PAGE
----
Egypt

Labour Market Efficiency

The Global Competitiveness Report 2016–2017 compiled ten indicators that measure labour market efficiency. Below is a short description of each:[107]

1.Cooperation in labour-employer relations
[1 = generally confrontational; 7 = generally cooperative]

2.Flexibility of wage determination
[Wages generally set: 1 = by a centralised bargaining process; 7 = by each individual company]

3.Hiring and firing practices
Regulations allow flexible hiring and firing of workers [1 = not at all; 7 = to a great extent]

4.Redundancy costs (in salary weeks)
The cost of advance notice requirements, severance payments, and penalties for terminating a redundant worker

5.Effect of taxation on incentives to work
Taxes & social contributions reduce the incentive to work [1 = to a great extent; 7 = not at all]

6.Pay and productivity
To what extent is pay related to employee productivity? [1 = not at all; 7 = to a great extent]

7.Reliance on professional management
Who holds senior management positions in companies? [1 = usually relatives or friends without regard to merit; 7 = mostly professional managers chosen for merit and qualifications]

8.Country capacity to retain talent
To what extent does your country retain talented people? [1 = not at all; 7 = to a great extent]

9.Country capacity to attract talent
Does your country attract talented people from abroad? [1 = not at all; 7 = to a great extent]

10.Female participation in labour force
Ratio of women to men (aged 15-64) in the labour force | 2015

Egypt’s rankings in comparison with those of Morocco, South Africa and Nigeria are provided in the table below.

Table 5.35: Regional comparison: Labour market efficiency (Rank out of 138) (2016–2017)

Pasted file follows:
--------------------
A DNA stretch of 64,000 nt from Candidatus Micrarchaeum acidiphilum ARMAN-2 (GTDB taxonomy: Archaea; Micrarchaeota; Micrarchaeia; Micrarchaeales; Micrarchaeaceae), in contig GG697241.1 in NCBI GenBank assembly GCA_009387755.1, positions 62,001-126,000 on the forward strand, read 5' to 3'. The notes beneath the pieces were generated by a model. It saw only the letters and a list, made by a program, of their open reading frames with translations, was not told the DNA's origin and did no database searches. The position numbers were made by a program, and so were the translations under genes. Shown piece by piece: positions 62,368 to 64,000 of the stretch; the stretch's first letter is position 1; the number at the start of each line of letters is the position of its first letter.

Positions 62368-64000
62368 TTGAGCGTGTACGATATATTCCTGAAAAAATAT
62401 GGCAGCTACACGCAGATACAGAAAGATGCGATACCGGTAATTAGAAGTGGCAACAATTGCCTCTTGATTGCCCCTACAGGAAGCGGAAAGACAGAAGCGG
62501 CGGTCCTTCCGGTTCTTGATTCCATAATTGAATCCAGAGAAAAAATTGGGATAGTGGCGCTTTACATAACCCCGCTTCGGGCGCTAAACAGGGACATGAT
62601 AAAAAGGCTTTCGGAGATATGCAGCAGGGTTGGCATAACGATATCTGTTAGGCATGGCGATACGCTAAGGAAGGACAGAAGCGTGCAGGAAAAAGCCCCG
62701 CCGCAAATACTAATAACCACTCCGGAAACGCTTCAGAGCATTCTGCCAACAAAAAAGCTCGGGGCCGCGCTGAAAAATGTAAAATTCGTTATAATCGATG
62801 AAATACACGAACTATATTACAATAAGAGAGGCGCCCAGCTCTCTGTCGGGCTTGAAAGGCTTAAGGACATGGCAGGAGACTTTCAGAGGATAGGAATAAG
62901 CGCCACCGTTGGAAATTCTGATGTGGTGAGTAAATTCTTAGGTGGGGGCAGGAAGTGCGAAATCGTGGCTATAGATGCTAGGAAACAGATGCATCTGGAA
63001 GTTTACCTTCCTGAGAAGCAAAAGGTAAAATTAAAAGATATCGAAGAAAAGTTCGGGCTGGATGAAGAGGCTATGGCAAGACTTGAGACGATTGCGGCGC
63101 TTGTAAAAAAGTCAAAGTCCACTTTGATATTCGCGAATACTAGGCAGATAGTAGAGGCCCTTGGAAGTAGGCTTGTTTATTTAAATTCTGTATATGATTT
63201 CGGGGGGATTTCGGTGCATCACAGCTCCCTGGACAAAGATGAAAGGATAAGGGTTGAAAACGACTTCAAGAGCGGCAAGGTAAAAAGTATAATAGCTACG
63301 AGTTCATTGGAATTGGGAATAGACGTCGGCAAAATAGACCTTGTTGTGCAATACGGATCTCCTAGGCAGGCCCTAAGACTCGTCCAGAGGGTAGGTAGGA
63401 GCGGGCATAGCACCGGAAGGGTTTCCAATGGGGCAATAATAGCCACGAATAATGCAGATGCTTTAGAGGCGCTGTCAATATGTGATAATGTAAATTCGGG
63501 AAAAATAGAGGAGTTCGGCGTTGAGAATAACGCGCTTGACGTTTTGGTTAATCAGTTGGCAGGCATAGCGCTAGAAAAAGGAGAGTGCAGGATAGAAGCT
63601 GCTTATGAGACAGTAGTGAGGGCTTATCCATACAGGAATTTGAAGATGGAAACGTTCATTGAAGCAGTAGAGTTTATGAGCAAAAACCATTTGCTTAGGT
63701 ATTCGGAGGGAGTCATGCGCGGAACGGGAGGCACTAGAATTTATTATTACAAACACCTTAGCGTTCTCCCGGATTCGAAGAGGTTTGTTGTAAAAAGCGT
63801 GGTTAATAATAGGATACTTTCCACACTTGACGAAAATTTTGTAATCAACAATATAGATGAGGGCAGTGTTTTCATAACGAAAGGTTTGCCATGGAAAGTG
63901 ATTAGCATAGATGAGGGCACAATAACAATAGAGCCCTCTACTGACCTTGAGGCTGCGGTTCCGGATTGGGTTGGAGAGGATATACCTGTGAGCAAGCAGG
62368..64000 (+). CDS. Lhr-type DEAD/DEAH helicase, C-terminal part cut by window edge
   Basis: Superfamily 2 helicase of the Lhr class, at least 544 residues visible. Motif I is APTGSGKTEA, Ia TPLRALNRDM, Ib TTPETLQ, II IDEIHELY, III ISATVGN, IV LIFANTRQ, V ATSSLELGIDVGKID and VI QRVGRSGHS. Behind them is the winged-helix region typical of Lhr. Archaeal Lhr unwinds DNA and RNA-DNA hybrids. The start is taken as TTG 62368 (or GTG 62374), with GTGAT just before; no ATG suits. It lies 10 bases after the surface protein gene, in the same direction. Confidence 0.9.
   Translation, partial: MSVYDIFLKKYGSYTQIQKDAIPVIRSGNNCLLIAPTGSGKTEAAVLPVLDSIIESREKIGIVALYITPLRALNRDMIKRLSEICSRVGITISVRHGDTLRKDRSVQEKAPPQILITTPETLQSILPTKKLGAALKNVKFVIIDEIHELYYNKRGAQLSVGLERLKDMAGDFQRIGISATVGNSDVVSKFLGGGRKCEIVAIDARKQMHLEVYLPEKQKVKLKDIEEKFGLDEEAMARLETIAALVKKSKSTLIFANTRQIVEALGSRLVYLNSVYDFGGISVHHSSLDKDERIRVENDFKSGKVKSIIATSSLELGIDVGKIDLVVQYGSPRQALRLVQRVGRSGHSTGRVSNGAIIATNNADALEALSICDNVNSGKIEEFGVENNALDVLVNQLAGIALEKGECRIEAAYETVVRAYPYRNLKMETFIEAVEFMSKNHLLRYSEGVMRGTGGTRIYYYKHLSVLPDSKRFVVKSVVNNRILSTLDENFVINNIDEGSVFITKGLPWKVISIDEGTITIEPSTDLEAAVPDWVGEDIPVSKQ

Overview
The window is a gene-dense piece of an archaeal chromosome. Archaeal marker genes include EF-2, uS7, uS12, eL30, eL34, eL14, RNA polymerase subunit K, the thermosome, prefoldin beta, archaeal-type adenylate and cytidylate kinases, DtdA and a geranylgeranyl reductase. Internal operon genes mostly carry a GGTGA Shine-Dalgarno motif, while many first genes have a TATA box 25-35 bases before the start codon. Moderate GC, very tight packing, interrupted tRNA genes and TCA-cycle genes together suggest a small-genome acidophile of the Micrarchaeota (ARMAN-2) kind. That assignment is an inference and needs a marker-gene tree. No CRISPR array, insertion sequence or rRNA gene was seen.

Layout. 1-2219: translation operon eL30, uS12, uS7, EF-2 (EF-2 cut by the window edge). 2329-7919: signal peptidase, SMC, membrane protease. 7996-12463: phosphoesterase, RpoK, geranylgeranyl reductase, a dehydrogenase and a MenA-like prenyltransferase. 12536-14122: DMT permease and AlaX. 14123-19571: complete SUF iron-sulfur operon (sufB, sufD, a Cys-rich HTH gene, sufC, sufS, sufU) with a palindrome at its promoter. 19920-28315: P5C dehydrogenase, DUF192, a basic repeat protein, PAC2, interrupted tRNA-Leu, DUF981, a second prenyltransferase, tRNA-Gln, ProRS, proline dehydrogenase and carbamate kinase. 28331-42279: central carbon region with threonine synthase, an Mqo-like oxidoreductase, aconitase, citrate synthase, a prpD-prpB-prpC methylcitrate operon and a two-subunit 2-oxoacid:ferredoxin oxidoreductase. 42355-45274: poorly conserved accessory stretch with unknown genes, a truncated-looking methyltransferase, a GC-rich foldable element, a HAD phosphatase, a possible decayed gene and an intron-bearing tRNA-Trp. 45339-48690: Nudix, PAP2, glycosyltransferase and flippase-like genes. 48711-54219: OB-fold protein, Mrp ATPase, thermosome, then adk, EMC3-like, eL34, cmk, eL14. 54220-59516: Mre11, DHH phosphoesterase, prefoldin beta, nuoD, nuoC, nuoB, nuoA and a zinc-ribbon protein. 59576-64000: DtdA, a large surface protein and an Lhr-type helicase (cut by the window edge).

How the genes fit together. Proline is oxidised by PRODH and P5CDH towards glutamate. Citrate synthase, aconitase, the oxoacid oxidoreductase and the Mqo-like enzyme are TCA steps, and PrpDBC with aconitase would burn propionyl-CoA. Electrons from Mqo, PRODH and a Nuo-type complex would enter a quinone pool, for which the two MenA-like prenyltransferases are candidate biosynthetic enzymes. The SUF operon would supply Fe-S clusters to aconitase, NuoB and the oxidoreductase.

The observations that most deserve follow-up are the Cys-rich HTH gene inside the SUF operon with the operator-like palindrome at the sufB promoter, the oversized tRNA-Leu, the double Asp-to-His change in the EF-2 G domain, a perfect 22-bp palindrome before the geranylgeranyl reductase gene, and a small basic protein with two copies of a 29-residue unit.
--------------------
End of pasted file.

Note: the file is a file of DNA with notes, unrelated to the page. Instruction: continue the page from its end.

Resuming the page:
Labour market efficiency indicator Egypt Morocco South Africa Nigeria
Value Rank Value Rank Value Rank Value Rank
Cooperation in labour employer relationships 4.1 96 3.7 122 2.5 138 4.2 86
Flexibility of wage determination 5.0 72 5.3 47 2.8 135 5.4 40
Hiring and firing practices 3.9 61 3.3 103 2.3 135 4.8 16
Redundancy costs, weeks of salary* 36.9 129 20.7 91 9.3 28 15.4 64
Effect of taxation on incentives to work 3.4 104 4.1 54 4.0 59 5.1 11
Pay and productivity 3.2 125 3.4 114 3.6 98 3.9 71
Reliance on professional management 3.1 133 4.0 84 5.5 21 4.8 33
Country capacity to retain talent 2.9 104 3.2 91 3.5 69 3.3 80
Country capacity to attract talent 2.7 103 3.4 68 3.6 53 3.7 50
Female participation in the labour force ratio to men* 0.31 133 0.34 132 0.81 69 0.76 83

Source: World Economic Forum, 2016[108]
Note: Values are on a 1-to-7 scale unless otherwise annotated with an asterisk (*)

Egypt performs worse than Morocco and South Africa on most labour market efficiency indicators and lags behind Nigeria on all indictors. The country ranks worse than all three of the other countries in seven of the ten labour market indicators.

The country’s lowest rankings (133rd) are for ‘reliance on professional management’ and ‘female participation in the labour force ratio to men’, as discussed in greater detail above.

Egypt’s top indicator is ‘hiring and firing practices’, for which it ranks 61st of 138 countries, well ahead of both Morocco (103) and South Africa (135), but far behind Nigeria (16). This suggests that hiring and firing workers is fairly easy from a regulatory standpoint, a fact that is illustrated by the frequent firing of striking workers discussed above.[109]